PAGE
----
When Gus Petersilka expanded his small Viennese-style cafe onto the footpath of Bunda Street, Civic, in 1969, he was met with fierce resistance by the local authorities.
The tables, chairs and awnings outside ‘Gus’ Place’ were carted away twice by the Department of Interior during early morning raids, but each time, public outcry brought them back. Gus also wouldn’t take ‘no’ for an answer.
A sign in his cafe’s window reportedly read, ‘Do it now. Tomorrow there may be a law against it.’
Times have changed to the point that businesses in the City can now set up outdoor dining facilities with a mere 24 hours’ notice.
Cafes and restaurants apply for a permit through Access Canberra and, provided they meet “certain conditions”, are granted permission by the ACT Government to use public spaces adjacent to their premises for outdoor dining.
Until today (17 November), this process has taken about 10 days, “depending on the complexity of the application”. But in time for summer, the government is now offering fast-tracked “next-day” turnarounds for simple requests.
ACT Minister for Business and Better Regulation Tara Cheyne says this change benefits everyone.
“The new scheme forms part of the government’s broader reform program to improve regulation, making it even easier for businesses to activate public spaces, grow their business, and thrive,” she says.
“Increased outdoor dining opportunities will allow more Canberrans to enjoy the warm weather over summer, increase social connections and enhance the vibrancy of our community.”
The permit won’t last forever and only applies “while applications for ongoing use are being considered”. But it aims to get businesses out there quicker, especially as the Christmas-themed market Festive Finds in the City opens tonight on City Walk.
Guiseppe Mangerucca from Access Canberra’s ‘Event Coordination and Business Assist Team’ estimates more than 600 businesses in the ACT may be eligible.
“What this really does is give an opportunity … to try it out for the period of summer and see if it works for their business,” he says.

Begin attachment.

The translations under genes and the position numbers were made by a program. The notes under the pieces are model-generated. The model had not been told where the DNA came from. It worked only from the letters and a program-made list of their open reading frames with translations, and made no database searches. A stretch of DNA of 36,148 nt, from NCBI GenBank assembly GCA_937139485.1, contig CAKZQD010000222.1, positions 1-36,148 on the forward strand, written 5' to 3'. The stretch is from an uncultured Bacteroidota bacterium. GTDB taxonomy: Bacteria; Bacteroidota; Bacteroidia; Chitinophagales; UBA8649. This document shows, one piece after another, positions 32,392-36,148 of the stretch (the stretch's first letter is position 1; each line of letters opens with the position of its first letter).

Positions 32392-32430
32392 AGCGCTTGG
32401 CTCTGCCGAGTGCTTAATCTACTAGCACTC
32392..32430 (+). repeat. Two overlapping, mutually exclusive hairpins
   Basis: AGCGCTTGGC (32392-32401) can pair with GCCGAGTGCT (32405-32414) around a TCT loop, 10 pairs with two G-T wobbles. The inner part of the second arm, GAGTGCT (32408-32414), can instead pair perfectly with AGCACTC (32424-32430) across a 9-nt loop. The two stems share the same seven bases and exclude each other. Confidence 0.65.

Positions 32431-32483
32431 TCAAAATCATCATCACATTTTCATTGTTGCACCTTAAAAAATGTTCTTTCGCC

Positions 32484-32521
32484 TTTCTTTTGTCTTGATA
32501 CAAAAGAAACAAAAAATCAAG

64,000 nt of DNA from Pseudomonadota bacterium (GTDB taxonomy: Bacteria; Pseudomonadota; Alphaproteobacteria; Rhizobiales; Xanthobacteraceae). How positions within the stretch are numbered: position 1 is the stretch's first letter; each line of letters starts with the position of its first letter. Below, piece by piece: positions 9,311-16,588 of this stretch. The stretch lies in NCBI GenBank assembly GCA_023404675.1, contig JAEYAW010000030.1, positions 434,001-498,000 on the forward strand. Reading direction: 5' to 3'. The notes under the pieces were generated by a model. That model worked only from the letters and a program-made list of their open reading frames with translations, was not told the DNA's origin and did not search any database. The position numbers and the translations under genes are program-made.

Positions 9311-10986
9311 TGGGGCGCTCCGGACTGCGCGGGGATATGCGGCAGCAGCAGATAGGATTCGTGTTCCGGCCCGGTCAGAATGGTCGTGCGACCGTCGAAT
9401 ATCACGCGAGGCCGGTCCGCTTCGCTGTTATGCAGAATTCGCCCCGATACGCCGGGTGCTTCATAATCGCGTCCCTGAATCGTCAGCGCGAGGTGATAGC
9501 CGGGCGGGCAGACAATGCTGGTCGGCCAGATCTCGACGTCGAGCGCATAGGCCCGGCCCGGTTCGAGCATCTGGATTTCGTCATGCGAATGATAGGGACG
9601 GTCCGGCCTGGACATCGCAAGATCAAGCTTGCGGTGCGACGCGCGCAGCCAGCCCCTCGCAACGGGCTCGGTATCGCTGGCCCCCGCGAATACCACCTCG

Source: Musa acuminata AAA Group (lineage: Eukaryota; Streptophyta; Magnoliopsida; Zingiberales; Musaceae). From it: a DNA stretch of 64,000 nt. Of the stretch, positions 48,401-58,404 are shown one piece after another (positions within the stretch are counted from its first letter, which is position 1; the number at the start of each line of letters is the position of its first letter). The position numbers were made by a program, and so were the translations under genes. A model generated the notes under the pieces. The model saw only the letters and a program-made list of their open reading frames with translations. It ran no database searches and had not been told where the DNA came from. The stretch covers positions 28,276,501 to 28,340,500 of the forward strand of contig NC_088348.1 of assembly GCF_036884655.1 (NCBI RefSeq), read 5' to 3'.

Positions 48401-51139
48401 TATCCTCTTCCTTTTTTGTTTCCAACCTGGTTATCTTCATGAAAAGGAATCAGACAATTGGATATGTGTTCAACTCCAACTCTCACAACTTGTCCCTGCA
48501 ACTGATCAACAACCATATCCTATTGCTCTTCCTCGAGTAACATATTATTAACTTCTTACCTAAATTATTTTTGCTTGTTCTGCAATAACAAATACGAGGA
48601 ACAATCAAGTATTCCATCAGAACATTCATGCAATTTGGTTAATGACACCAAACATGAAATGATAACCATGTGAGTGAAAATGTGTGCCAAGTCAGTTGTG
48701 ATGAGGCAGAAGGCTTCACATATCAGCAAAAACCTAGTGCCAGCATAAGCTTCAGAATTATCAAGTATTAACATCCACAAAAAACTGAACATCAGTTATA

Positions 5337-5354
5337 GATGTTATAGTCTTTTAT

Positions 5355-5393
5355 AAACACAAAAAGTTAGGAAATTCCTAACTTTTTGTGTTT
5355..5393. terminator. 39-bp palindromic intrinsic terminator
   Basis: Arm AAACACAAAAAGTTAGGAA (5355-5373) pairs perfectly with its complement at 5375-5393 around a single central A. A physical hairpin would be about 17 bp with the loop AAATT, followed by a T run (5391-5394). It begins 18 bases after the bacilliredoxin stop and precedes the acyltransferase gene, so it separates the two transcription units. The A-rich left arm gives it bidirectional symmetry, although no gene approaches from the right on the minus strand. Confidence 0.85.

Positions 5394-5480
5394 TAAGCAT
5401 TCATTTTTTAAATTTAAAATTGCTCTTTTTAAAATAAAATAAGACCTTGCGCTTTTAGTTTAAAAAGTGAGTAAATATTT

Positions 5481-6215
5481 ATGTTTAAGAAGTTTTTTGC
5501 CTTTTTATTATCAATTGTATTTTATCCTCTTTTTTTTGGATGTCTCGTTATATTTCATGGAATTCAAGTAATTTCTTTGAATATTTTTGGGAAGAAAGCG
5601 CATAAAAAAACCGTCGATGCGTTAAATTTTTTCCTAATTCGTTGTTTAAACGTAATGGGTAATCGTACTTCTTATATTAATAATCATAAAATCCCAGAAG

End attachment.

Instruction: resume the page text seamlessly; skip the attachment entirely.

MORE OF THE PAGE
From today, Access Canberra will also begin writing to businesses to make the rules around liquor licences clearer. Their website has already been updated with a range of scenarios (for example, a business can hold a private event for 30 people and serve alcohol without a permit).
Outdoor dining permits might be quicker, but applications for liquor licences still take at least four months to process, including 30 days for a public consultation process and up to another 90 for the Commissioner for Fair Trading to consider the feedback and deliver the verdict.
“There are a range of interdependencies, so we need to wait until there’s been a fit-out … and do a final inspection before we can approve a new licence,” Mr Mangerucca says.
Civic is preparing to welcome nearly double the number of visitors as Christmas looms, and everything from the fountain to Garema Place has been spruced up as a ‘Christmas Walk’, thanks to candy-cane light poles, hanging decorations, a fairy-lit pathway, and an enormous 16-metre high Christmas tree donned with giant baubles.
Several local businesses have also been provided with stalls for the Festive Lane Market, which runs from 17 to 19 November. Entry to the merry-go-round is free from 1 to 24 December, and there are “roving performances” every weekend in December.
Ms Cheyne says it’s “about supporting our small and local businesses”.
“In 2022, with Christmas in the City, we saw a 42 per cent increase in people in the city in the evenings thanks to the campaign that we were running, and more than $3 million extra was spent in local businesses.”
The ACT Government has flagged more “night-time economy reforms in the coming months”.
For more information on the next-day outdoor dining permits, contact the Access Canberra Event Coordination and Business Assist Team via email (ACBusinessTeam@act.gov.au), phone (6205 4400) between 9 am to 5 pm, Monday to Friday, or the Access Canberra website.